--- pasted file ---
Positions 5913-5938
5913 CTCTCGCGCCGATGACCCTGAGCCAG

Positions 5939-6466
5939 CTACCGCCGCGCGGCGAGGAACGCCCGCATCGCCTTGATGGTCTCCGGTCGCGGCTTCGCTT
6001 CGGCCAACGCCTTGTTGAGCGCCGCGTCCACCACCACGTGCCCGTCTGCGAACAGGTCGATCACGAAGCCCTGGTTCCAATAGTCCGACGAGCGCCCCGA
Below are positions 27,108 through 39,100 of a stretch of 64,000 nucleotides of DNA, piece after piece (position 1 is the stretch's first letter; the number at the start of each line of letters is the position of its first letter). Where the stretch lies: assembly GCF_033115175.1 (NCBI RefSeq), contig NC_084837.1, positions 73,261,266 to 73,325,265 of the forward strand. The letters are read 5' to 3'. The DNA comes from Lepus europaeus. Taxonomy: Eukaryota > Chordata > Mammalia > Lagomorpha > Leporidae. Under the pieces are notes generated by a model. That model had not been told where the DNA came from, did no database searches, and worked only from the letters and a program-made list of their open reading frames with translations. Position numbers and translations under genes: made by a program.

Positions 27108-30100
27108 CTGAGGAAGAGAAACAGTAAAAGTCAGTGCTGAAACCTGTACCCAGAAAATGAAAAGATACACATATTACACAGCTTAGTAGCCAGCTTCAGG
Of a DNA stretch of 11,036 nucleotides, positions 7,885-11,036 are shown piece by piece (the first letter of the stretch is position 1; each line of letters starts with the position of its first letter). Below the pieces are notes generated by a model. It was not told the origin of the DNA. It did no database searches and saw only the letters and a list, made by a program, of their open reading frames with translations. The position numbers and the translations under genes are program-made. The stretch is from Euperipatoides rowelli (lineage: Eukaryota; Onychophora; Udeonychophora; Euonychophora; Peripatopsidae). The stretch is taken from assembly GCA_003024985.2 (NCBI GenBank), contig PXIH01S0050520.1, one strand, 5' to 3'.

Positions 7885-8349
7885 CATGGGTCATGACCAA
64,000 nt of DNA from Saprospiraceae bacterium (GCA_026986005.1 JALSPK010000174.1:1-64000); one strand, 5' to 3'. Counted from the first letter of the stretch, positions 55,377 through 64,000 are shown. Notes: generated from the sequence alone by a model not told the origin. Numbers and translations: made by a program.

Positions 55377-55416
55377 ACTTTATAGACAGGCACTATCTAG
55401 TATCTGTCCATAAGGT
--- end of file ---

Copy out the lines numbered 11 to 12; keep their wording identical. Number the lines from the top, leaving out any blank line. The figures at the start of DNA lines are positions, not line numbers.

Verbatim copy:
7885 CATGGGTCATGACCAA
64,000 nt of DNA from Saprospiraceae bacterium (GCA_026986005.1 JALSPK010000174.1:1-64000); one strand, 5' to 3'. Counted from the first letter of the stretch, positions 55,377 through 64,000 are shown. Notes: generated from the sequence alone by a model not told the origin. Numbers and translations: made by a program.